The police professional standards unit is not currently able to process citizen complaints made against police officers and has apparently been unable to progress such complaints for some time, according to correspondence obtained by the Caymanian Compass.
A letter sent to a Cayman Islands resident who made a complaint relating to the actions of certain police officers in Bodden Town back in January 2010, was formally recorded and evidence related to the case has been preserved, according to Royal Cayman Islands Police Service Chief Inspector Harlan Powery.
However, nothing further can be done about the complaint for the time being, according to a letter sent from Mr. Powery to the resident in mid-October – some 21 months after the initial complaint was filed.
“Due to a legal challenge to the commissioner of police’s authority to inquire into any complaint arising from a member of the public against a police officer, we are unable to progress your complaint further until a determination is obtained from the Hon. Attorney General,” Mr. Powery’s letter reads.
RCIPS officials did not describe the nature of the legal challenge causing citizen complaints to be delayed.
“As the matter is subject to legal proceedings, it would be inappropriate to comment further,” a statement from the department read. “It should be noted that the legal challenge does not affect internal discipline matters.”
In September 2010, legislators approved changes to the Police Law that established the Police Public Complaints Authority. The general purpose of the authority is hear citizen complaints against police officers.
The authority has not been established.
The law states any findings of the public complaints authority would be reported to the police commissioner, or in cases where criminal offences may have occurred, to the director of public prosecutions.
In most cases, the police commissioner would decide on discipline based on the findings of the authority. The appointed body would have no jurisdiction over internal police discipline matters, only in cases where a private individual had made a police complaint.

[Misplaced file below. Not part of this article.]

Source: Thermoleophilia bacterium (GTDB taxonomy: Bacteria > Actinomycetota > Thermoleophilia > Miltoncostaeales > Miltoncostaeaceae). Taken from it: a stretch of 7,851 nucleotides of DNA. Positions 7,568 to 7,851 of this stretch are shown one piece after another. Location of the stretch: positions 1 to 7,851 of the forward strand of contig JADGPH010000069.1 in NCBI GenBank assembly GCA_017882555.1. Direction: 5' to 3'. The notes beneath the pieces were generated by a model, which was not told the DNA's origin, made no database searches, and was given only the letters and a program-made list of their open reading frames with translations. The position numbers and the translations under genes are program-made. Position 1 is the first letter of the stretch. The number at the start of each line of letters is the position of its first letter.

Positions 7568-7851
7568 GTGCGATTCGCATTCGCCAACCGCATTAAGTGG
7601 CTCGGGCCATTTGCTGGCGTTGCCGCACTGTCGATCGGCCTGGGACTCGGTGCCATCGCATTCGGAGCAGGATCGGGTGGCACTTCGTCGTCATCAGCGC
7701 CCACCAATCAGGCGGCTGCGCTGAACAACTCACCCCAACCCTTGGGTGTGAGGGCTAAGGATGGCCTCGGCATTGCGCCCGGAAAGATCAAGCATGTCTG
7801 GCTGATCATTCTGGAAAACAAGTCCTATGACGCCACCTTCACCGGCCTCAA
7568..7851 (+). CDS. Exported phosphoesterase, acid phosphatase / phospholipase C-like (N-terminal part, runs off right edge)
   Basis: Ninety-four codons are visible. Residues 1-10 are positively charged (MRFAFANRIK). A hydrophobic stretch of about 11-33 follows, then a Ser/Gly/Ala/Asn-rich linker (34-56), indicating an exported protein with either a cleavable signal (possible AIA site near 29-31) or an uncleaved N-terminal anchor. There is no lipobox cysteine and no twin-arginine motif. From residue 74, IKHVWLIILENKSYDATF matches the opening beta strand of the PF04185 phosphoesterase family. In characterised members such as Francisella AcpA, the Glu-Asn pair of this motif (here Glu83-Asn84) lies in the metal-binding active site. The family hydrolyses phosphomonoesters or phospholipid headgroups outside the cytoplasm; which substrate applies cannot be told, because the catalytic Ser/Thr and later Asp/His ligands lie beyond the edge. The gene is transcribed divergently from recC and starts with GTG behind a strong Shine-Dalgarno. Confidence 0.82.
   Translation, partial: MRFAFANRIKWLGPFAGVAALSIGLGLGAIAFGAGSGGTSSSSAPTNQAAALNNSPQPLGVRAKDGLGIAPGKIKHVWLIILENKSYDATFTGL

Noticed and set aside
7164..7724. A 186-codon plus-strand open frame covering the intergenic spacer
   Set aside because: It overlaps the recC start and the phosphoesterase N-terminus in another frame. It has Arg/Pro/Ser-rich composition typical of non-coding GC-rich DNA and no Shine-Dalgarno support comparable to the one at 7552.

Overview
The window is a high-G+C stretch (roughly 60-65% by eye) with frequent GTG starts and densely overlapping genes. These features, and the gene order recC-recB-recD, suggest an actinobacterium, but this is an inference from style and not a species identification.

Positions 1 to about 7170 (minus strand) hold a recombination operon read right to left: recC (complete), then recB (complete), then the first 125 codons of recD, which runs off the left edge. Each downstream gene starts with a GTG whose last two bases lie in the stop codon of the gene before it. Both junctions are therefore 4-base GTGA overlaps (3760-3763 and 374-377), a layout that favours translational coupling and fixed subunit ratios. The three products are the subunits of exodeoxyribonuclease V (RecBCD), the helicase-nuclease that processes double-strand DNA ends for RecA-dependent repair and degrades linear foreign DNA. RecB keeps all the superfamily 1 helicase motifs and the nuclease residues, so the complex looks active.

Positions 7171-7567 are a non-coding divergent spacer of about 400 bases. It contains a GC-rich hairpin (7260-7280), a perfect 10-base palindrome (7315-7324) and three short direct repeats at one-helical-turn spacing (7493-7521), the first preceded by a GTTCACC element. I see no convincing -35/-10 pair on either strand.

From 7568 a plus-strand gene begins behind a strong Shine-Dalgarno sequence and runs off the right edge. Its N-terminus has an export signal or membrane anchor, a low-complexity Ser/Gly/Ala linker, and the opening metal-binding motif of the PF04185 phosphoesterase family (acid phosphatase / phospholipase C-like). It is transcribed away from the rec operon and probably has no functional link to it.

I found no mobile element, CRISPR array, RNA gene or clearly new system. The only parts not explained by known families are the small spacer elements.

The law also creates a three-person panel to hear appeals in instances of certain minor offences involving police discipline.
The appeals advisory panel will include the chief officer of the Portfolio of Internal and External Affairs, a justice of the peace and someone with past experience in the “uniform services” of the Islands. The panel was to be involved only in appeals cases and will not decide initial disciplinary matters. Also, the appeals panel would not become involved in cases where the officer has been fired or had his or her rank reduced.
As of press time, there was no word on whether the advisory panel had been formed either. However, at the time the Police Law amendments were approved in the Legislative Assembly, opposition party lawmakers raised concerns about the revised bill.
During the LA debate, George Town MLA Kurt Tibbetts said there were two major problems with how police discipline was being handled.
First, he said the new bill still gives the commissioner of police far too much power with regard to the operations of the public complaints authority.
“Disciplinary issues … need to be dealt with by a tribunal, not the commissioner sitting alone,” Mr. Tibbetts said.
Also, under the former Police Law, decisions about discipline for the commissioner or deputy commissioners were left to the governor acting alone.
In the new bill, the governor will still make the judgment, following consultation with the advisory panel. The commissioner or deputy commissioner may also appeal any decision made to the Cayman Islands Grand Court.
However, Mr. Tibbetts said the proposal still places too much emphasis on the governor, who is responsible for appointing the police commissioner.
“It is unfair for His Excellency to be placed in such a position,” Mr. Tibbetts said. “He has to have confidence (in the commissioner he hired).”
In the case of disciplining lower-ranking officers, Mr. Tibbetts said harsher punishments such as firing are typically upheld through the police chain of command.
“The whole chain … is possibly skewed because of what is seen to be an inherent trust,” he said, adding the entire disciplinary system was still being left open to too much discretion on the part of police managers who simply don’t like someone.